Award will allow coalition to expand awareness campaign into neighboring Niagara County
The New York State Office of Mental Health (OMH) has awarded a $45,000 grant to the Erie County Anti-Stigma Coalition to expand its awareness campaign, “Join the Conversation,” into Niagara County. The coalition’s campaign promotes mental health awareness and fights the stigma surrounding mental illness, which can be a barrier preventing people from seeking the help and treatment they need.
The coalition has implemented a comprehensive, multimedia campaign in Erie County, including broadcast, website, social media, digital advertising, email and grassroots tools to get the message out. It tested the effectiveness of the campaign with a third-party polling organization that surveys community attitudes and have found the campaign is making a positive difference in people’s views of mental illness and treatment.
OMH Commissioner Dr. Ann Sullivan, said, “OMH is proud to support the work of the Erie County Anti-Stigma Coalition and to help them to expand their awareness campaign into Niagara County. They have been very successful in helping people understand that asking for help is not a sign of weakness and that improvement and recovery are possible.”
Karl Shallowhorn, chair of the Erie County Anti-Stigma Coalition, said, “Knowing that the NYS Office of Mental Health is providing the coalition with funding is an affirmation of the great work that has been done to end stigma in Erie County. Since we began over three years ago, we have seen how the ‘Join the Conversation’ campaign is making a difference in people’s lives. By providing the support to expand into Niagara County, we will be able to reach more people with our message and continue to change public perceptions about those of us who live with mental health conditions.
“On behalf of the coalition, I would like to thank the NYS Office of Mental Health for its contribution to further our cause and move us closer to our goal of eliminating stigma.”
John Grieco, acting commissioner of the Erie County Department of Mental Health, said, “As a founding member of the Erie County Anti-Stigma Coalition, I am energized to learn of the NYS Office of Mental Health’s announcement to provide funding to the Erie County Anti-Stigma Association's ‘Join the Conversation’ campaign. Stigma knows no boundaries and this funding will allow us to further our reach by expanding the coalition’s campaign into a neighboring county. I am proud of the work and commitment of the coalition’s dedicated membership to end the stigma associated with mental illness and grateful to the NYS Office of Mental Health for their continued support and leadership.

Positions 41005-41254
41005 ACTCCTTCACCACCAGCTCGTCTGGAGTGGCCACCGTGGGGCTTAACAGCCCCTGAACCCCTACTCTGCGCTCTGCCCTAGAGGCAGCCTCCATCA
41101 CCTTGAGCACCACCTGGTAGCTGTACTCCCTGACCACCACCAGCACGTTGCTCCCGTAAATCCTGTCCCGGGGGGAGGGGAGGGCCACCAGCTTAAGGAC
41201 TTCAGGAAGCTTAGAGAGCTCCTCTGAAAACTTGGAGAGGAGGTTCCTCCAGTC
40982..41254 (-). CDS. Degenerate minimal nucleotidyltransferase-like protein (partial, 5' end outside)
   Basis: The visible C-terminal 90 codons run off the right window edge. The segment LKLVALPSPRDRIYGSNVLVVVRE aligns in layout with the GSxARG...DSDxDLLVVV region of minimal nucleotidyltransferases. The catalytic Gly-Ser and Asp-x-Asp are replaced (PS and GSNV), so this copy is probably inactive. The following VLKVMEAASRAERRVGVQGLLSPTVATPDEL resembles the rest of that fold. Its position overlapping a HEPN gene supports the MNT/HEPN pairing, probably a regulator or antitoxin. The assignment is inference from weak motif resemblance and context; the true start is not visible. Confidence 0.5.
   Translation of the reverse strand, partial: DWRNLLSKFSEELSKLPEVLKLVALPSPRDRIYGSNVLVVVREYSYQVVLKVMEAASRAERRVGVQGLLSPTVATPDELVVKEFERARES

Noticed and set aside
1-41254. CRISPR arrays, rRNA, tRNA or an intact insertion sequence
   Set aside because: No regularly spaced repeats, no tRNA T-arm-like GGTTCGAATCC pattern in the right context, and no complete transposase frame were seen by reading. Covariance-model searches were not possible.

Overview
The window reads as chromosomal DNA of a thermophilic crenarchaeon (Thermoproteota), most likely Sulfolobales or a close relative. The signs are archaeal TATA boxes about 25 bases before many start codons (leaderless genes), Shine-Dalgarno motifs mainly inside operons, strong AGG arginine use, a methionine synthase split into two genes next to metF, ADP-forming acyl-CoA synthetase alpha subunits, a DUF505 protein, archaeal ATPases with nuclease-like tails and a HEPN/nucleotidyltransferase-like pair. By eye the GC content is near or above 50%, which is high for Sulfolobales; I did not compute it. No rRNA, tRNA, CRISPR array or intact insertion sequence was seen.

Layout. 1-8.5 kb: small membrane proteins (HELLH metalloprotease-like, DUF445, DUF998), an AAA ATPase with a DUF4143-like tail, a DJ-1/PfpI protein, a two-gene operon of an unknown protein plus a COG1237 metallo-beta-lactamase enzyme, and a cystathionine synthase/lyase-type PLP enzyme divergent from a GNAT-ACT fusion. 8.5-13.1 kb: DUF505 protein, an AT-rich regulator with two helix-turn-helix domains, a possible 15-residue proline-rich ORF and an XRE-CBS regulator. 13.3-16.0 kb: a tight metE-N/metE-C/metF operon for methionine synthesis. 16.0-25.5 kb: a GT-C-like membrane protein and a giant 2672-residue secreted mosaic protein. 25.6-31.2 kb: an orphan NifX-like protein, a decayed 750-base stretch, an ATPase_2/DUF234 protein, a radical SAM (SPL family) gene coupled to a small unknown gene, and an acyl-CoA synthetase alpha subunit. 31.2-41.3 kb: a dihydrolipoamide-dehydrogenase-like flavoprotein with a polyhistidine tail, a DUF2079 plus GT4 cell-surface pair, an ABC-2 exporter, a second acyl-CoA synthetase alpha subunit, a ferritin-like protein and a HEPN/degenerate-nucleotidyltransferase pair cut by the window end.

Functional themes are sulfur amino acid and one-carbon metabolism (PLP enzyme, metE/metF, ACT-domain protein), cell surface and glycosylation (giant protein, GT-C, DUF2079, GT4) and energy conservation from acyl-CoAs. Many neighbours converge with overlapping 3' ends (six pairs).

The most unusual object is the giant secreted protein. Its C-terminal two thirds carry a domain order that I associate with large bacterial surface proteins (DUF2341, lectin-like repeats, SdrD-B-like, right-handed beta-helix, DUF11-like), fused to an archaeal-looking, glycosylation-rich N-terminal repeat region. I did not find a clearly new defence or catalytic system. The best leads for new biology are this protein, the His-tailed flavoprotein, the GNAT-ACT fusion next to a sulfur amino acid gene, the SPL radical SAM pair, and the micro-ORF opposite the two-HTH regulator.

Laura J. Kelemen, LCSW-R, director of the Niagara County Department of Mental Health and Substance Abuse Services, said, “We are very grateful to the Office of Mental Health for the grant funding that will allow the expansion of the ‘Join the Conversation’ awareness and anti-stigma campaign. It is critically important that we let people across all of our communities know that there is help, and there is hope. The ‘Join the Conversation’ campaign facilitates this awareness.”
The coalition’s website and social media platforms engage the public and encourage people to learn about mental health and take a pledge to end the stigma of mental illness. To date, more than 3,100 individuals have taken this pledge. The coalition also provides information regarding resources in the community as well as individual stories of struggle and success. The 16 founding members of the coalition consist of a cross-section of agencies in the community as well as Erie County government.
The decision was made to expand the campaign into neighboring Niagara County because, with 87,000 households, it is second-most populous county, after Erie, in the Western New York region. The coalition will use the grant funds to increase its digital and social media advertising buy, print Niagara County-specific materials, and conduct outreach and other events in the county.
The coalition will also conduct a baseline poll of residents before the campaign launches, to test people’s perception of various aspects of mental illness and treatment. A follow-up poll would be conducted down the road to test the effectiveness of the campaign.
Similar polling in Erie County found the awareness campaign increased people’s comfort level in talking to their friends and family members about mental health issues. In 2016, before the coalition launched its awareness campaign, 52% of respondents said they would be comfortable talking to family members if they felt they had a mental health issue. That figure increased to 66% by 2018.
The coalition’s website, letstalkstigma.org, provides information on its work, the awareness campaign, and the resources available to people in Erie County. The website also features video stories of people who have faced stigma and addressed their mental health issues.